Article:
“There was not a sign of life of any sort. Not a tree, save for a few dead stumps which looked strange in the moonlight. Not a bird, not even a rat or a blade of grass. Nature was as dead as those Canadians whose bodies remained where they had fallen the previous autumn. Death was written large everywhere.”
- Private R.A. Colwell, Passendale, January 1918


For four months the British and Colonial troops practised a bite and hold strategy, making small gains and then hunkering down to hold the position. The fighting was awful, with tanks getting stuck in deep mud, and soldiers even drowning in it.

“We could not believe that we were expected to attack in such appalling conditions. I never prayed so hard in my life. I got down on my knees in the mud and prayed to God to bring me through.”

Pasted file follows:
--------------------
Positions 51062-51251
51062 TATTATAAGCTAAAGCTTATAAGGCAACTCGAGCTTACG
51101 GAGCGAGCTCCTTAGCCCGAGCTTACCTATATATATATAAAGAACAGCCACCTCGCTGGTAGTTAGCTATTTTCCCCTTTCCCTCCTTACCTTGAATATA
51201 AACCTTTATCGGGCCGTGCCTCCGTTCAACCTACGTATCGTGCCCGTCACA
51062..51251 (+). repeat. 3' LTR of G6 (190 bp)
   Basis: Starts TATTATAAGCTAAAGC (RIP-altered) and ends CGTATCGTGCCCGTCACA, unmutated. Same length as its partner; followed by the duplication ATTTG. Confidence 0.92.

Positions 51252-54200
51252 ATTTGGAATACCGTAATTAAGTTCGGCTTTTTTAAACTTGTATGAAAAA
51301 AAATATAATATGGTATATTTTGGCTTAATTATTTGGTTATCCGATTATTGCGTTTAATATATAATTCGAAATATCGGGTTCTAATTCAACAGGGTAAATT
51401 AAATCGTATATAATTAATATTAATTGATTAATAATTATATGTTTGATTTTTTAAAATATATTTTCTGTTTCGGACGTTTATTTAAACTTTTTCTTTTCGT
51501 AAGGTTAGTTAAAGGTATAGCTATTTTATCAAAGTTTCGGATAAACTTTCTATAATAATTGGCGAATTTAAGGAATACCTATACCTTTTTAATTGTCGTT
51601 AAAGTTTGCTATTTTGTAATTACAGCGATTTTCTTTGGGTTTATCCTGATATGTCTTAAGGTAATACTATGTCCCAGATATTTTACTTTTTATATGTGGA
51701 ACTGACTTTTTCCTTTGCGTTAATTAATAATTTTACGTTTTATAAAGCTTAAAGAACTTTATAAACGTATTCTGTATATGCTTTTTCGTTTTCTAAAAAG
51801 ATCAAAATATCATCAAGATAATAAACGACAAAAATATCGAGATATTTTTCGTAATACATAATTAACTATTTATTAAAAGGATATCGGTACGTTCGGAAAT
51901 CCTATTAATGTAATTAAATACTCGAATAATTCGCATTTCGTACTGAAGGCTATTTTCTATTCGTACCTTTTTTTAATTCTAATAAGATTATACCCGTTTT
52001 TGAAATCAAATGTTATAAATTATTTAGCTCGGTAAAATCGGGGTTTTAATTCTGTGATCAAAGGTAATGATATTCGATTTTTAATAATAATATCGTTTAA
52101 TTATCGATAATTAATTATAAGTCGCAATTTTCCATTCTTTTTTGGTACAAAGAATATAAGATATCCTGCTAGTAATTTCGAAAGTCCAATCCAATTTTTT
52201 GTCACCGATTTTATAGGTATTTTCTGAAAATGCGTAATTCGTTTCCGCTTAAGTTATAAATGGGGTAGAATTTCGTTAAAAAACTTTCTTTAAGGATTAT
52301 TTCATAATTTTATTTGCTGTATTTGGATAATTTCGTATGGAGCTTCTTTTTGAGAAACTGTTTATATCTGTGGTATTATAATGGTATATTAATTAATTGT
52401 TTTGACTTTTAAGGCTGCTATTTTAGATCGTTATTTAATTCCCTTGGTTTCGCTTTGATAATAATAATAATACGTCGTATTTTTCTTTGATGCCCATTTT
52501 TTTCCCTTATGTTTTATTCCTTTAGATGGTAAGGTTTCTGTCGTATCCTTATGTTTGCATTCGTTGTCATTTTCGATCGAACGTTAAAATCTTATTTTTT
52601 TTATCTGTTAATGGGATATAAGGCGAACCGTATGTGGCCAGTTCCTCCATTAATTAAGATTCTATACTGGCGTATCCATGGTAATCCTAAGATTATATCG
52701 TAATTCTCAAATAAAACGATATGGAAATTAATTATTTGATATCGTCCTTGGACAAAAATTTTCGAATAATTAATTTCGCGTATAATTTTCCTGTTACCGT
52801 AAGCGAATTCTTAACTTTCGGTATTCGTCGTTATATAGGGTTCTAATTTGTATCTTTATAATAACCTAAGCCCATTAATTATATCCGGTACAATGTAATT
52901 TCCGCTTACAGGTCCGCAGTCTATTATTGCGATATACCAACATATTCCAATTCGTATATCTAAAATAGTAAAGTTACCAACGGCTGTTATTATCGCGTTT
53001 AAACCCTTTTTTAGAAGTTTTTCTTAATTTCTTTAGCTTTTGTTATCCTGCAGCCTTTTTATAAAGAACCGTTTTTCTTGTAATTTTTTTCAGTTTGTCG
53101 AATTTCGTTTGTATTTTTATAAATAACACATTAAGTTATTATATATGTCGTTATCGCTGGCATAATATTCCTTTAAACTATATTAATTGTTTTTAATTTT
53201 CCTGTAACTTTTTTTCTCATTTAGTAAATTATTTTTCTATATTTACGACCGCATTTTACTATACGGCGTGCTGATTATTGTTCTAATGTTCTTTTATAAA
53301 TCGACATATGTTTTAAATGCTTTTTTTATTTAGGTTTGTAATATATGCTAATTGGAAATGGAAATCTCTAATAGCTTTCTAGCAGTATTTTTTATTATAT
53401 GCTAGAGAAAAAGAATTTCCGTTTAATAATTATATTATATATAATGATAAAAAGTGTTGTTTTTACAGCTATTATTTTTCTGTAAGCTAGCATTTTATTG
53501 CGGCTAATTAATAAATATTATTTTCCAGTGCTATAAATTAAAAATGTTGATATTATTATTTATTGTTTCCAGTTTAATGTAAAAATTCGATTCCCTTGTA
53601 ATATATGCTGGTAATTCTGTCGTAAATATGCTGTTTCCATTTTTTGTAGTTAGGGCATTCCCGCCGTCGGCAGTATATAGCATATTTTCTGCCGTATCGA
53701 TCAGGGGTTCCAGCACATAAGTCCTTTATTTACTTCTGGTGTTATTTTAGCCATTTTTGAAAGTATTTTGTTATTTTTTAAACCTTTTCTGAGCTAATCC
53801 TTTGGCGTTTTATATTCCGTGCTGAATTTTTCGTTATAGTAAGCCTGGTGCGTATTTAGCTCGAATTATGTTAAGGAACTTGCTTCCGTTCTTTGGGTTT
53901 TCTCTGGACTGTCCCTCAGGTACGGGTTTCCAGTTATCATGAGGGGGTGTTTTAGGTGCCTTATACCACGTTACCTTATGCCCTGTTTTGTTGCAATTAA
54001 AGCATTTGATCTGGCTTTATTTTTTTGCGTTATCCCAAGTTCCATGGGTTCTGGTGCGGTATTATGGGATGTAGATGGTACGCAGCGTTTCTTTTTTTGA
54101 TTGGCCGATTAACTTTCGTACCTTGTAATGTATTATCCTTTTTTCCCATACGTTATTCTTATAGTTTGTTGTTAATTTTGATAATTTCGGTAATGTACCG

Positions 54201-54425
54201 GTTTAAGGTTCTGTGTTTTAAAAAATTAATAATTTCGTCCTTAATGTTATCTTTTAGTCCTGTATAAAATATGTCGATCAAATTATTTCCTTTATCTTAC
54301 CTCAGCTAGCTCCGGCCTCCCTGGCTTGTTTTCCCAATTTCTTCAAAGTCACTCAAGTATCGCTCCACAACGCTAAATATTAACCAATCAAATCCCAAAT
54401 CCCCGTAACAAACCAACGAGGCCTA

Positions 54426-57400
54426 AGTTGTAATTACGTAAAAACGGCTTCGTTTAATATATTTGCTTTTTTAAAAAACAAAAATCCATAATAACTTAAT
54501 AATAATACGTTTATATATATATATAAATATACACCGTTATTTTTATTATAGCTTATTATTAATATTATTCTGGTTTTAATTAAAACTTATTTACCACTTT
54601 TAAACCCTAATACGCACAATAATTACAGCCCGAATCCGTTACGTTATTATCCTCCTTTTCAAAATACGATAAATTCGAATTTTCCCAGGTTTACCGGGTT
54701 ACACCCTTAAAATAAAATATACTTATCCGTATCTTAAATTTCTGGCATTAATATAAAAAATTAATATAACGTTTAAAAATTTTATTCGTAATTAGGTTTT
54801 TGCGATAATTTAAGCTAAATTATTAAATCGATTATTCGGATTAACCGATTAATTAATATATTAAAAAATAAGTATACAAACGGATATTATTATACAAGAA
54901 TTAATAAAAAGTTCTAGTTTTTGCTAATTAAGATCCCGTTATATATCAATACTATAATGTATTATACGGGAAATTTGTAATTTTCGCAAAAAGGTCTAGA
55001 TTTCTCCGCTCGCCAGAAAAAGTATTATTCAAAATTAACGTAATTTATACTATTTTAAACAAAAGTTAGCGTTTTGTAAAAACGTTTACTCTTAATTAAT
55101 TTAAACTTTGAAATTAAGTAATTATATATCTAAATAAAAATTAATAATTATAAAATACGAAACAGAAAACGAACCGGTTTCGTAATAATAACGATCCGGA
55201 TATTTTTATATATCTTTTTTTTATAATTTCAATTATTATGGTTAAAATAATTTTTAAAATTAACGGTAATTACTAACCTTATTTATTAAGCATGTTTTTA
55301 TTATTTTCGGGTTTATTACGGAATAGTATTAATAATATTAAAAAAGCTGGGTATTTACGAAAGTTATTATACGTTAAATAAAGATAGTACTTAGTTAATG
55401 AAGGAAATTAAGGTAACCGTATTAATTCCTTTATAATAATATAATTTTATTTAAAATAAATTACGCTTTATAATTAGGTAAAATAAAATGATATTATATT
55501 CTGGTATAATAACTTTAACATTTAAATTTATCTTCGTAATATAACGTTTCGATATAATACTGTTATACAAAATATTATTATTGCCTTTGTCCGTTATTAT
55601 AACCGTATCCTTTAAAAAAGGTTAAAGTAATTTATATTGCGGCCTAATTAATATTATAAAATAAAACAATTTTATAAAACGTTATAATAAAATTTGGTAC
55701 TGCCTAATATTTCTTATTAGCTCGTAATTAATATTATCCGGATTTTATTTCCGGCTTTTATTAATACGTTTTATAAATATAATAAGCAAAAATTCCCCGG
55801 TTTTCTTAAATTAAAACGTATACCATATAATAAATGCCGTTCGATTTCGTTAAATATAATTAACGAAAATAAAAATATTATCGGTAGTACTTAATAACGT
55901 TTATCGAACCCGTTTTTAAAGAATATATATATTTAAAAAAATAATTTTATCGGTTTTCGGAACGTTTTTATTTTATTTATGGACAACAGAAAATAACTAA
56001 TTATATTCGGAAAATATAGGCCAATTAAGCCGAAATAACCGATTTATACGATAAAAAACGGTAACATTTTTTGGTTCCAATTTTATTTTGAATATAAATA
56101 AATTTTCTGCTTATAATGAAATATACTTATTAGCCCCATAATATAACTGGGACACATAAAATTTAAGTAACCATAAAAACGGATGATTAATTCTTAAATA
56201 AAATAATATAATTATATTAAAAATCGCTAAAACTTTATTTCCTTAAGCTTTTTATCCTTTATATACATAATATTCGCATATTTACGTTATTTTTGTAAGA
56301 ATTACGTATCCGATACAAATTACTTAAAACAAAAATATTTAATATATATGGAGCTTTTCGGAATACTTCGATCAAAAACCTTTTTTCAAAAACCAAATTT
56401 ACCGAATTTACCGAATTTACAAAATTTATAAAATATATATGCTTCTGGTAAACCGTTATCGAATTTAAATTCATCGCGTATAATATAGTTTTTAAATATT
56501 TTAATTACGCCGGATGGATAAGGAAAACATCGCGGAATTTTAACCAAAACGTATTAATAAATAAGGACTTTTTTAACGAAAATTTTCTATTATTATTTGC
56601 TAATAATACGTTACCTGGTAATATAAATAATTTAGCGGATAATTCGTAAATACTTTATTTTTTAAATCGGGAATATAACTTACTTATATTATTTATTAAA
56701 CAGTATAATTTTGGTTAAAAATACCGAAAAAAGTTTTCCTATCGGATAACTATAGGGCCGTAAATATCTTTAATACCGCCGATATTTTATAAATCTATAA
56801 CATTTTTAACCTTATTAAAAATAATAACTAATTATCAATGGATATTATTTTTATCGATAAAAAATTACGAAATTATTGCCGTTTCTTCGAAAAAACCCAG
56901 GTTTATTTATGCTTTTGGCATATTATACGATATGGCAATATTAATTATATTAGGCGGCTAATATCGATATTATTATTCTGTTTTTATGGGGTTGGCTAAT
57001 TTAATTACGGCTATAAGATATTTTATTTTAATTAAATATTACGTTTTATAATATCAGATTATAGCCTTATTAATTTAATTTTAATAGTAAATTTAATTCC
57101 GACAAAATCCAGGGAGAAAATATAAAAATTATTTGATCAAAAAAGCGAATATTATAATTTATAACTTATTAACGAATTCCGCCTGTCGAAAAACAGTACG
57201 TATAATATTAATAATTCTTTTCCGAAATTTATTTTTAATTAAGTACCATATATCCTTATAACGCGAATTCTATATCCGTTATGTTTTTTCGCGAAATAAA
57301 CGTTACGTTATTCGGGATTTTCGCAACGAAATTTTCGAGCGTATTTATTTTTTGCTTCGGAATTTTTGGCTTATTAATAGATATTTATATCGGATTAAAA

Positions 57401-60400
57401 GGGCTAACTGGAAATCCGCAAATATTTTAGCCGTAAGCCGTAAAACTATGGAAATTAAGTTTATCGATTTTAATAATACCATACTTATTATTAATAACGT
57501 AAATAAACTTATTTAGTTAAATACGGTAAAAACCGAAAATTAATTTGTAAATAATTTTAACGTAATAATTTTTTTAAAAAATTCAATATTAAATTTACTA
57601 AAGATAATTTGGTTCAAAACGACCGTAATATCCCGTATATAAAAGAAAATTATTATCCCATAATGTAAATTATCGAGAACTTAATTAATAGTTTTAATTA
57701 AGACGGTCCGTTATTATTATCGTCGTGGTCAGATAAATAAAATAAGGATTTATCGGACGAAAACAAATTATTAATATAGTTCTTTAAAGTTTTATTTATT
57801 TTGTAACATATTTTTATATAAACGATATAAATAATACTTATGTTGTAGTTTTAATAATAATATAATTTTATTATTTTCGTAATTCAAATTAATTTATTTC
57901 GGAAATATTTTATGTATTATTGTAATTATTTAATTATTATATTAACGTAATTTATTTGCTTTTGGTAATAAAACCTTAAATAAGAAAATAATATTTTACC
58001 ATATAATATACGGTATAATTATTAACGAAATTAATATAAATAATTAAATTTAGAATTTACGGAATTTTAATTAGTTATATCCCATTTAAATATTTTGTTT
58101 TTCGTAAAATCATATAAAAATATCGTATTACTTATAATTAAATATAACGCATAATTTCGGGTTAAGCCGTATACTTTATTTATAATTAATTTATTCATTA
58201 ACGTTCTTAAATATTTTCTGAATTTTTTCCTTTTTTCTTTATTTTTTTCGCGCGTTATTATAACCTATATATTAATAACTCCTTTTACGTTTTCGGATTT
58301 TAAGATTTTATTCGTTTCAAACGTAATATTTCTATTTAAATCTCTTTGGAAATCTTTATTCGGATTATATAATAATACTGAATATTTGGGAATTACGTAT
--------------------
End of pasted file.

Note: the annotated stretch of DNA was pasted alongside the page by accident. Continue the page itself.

- Private Pat Burns, 46th Canadian Infantry Battalion, Passendale, November 1917

On the 6 November 1917, the Canadian Corps took the town of Passendale, ending the battle.

“Then on October 30, with two British divisions, the Canadians began the assault on Passchendale itself. They gained the ruined outskirts of the village during a violent rainstorm and for five days they held on grimly, often waist-deep in mud and exposed to a hail of jagged iron from German shelling. On November 6, when reinforcements arrived, four-fifths of the attackers were dead.”
- Source Veteran Affairs Canada website

The entire enterprise had achieved very little. Both sides suffered incredible loses, and while disputed it is possible that the Allied forces suffered even heavier losses than the Germans.

“I died in hell – (They called it Passchendaele)”
- Line from Memorial Tablet, poem by Lieutenant Siegfried Sassoon, Royal Welch Fusiliers, November 1918.